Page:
Infectious (Pyogenic) Arthritis

What is Infectious (Pyogenic) Arthritis?

Infectious arthritis, also called septic arthritis or pyogenic arthritis, is a serious infectious disease of the joints, characterized by pain, fever, chills, redness and swelling of one or more joints, as well as loss of mobility of affected joints. This condition requires emergency medical care.

Infectious arthritis occurs in all age groups, including newborns and children. In adults, the disease usually affects the hands or joints that carry a particular weight load – most often the knee. In approximately 20% of adult patients, symptoms of the disease appear in more than one joint. Children with polyarthritis develop on the background of the infection and usually affect the shoulder, knee and hip joints.

The following patients are at increased risk for infectious arthritis:
– patients with chronic rheumatoid arthritis.
– Patients with serious systemic infections, including gonorrhea and HIV infection.
– Men and women of homosexual sexual orientation are at an increased risk of gonorrheal arthritis compared with heterosexuals.
– patients with certain types of oncology.
– drug addicts and alcohol dependent patients.
– Patients with diabetes, sickle cell anemia or systemic lupus erythematosus.
– patients who have recently undergone trauma or surgery on the joints
– patients receiving intra-articular injections.

Causes of Infectious (Pyogenic) Arthritis

In general, infectious arthritis is caused by bacterial, viral, or fungal infections that enter the joint through the bloodstream. The causative agents of the disease can get into the joint, bypassing the blood flow through intra-articular injections or with surgical intervention, as well as from the source of infection in the patient’s body. Pathogens also vary according to age group. Newborns are most often infected with gonococcal infection from a mother with gonorrhea. Children may become infected with infectious arthritis as a result of hospital procedures, usually as a result of inserting a catheter. In children under two years old, haemophilius influencae or staphylococcus aureus usually act as pathogens. In older children and adults, streptococcus pyogenes and streptococcus viridans are added to staphylococcus aureus. Staphylococcus epidermidis involvement in the process usually occurs as a result of surgical procedures. Infectious arthritis in sexually active adolescents and adults is usually a consequence of infection with Neisseria gonorrhoeae. The cause of infectious arthritis in older people is often Gram-negative bacteria, including Salmonella and Pseudomonas. Usually, infectious arthritis begins suddenly, but sometimes the symptoms increase during the period from 3 days to 2 weeks – the affected joint swells up and becomes painful when moving. Infectious arthritis of the hip joint may be manifested by pain in the groin area, which is much worse when trying to walk. The joint painfully reacts to touch, it may or may not be hot to the touch, depending on how deep the source of infection is. In most cases, the patient has a fever and chills, but sometimes the temperature can be raised very slightly. Children may experience nausea and vomiting. Septic arthritis is regarded as a serious threat to the health and even the life of the patient, since bone tissue and cartilage destruction can occur, and there is also a great risk of developing septic shock, which can be fatal. Staphylococcus aureus is capable of destroying cartilage in 1-2 days. The destruction of cartilage and bone tissue subsequently leads to displacement (subluxation) of the joints and bones. If the infection is caused by bacteria, it can spread to the blood and surrounding tissues, causing abscesses or even blood infection. The most common complication of infectious arthritis is osteoarthritis.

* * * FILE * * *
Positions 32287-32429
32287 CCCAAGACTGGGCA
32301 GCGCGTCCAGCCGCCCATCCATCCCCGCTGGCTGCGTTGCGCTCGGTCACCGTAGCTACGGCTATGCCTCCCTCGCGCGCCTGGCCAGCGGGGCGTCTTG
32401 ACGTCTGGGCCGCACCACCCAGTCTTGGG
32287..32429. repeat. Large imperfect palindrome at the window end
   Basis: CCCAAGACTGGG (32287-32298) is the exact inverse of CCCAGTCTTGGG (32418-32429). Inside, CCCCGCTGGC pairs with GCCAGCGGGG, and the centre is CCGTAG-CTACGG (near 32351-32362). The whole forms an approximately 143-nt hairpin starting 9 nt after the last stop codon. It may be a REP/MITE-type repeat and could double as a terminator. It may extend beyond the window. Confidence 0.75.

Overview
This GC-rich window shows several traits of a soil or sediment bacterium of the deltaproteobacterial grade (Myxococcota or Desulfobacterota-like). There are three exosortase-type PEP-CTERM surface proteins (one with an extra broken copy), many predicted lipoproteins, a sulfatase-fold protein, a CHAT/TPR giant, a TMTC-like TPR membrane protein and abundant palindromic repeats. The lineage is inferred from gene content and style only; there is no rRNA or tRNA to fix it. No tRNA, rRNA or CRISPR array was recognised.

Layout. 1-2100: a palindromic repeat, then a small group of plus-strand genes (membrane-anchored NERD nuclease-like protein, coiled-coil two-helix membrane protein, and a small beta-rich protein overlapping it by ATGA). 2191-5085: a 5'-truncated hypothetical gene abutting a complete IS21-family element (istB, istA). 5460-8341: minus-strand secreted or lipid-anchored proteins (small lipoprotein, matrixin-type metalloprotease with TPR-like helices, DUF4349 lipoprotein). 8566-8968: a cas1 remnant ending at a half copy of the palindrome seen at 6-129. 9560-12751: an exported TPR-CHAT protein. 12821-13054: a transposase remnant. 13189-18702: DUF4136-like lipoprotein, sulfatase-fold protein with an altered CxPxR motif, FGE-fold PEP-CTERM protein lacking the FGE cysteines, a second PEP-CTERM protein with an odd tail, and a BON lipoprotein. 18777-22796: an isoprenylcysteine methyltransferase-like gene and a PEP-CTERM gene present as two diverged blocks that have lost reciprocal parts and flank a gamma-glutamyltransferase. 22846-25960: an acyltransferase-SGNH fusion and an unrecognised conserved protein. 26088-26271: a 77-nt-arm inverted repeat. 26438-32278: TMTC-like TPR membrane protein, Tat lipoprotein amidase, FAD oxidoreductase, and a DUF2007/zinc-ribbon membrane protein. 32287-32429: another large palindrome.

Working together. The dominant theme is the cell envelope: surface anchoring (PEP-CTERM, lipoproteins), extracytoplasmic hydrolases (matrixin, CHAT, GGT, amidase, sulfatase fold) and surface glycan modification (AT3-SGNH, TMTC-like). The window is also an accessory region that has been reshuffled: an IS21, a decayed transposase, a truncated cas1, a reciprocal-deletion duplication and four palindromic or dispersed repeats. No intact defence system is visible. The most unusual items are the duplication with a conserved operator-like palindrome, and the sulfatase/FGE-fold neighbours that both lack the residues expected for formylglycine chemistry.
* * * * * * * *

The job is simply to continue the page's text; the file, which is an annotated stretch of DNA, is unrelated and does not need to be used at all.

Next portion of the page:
Pathogenesis during Infectious (Pyogenic) Arthritis

Infectious arthritis is associated with the direct entry into the joint tissues of infectious agents in trauma due to their lymphoma or hematogenous drift during septic conditions (actually infectious, septic arthritis) or the formation and deposition of inflammatory (postinfectious arthritis) tissue in the joint tissues. A special group consists of reactive arthritis, which reveals an obvious connection with a specific infection, but neither the pathogen itself, nor its toxins in the joint cavity are detected. The mechanism of development of these arthritis is not well understood.

The division of arthritis associated with infection into infectious, post-infectious, and reactive is quite arbitrary, since even with modern advanced technology, it is not always possible to identify microbial pathogens and their toxins in the joint.

Symptoms of Infectious (Pyogenic) Arthritis

Local signs of acute purulent arthritis – pain in the joint, sharp pain when moving in it, increasing swelling with a change in the contours of the joint, redness and local increase in skin temperature, impaired function of the limb, taking a forced position.

Diagnosis of Infectious (Pyogenic) Arthritis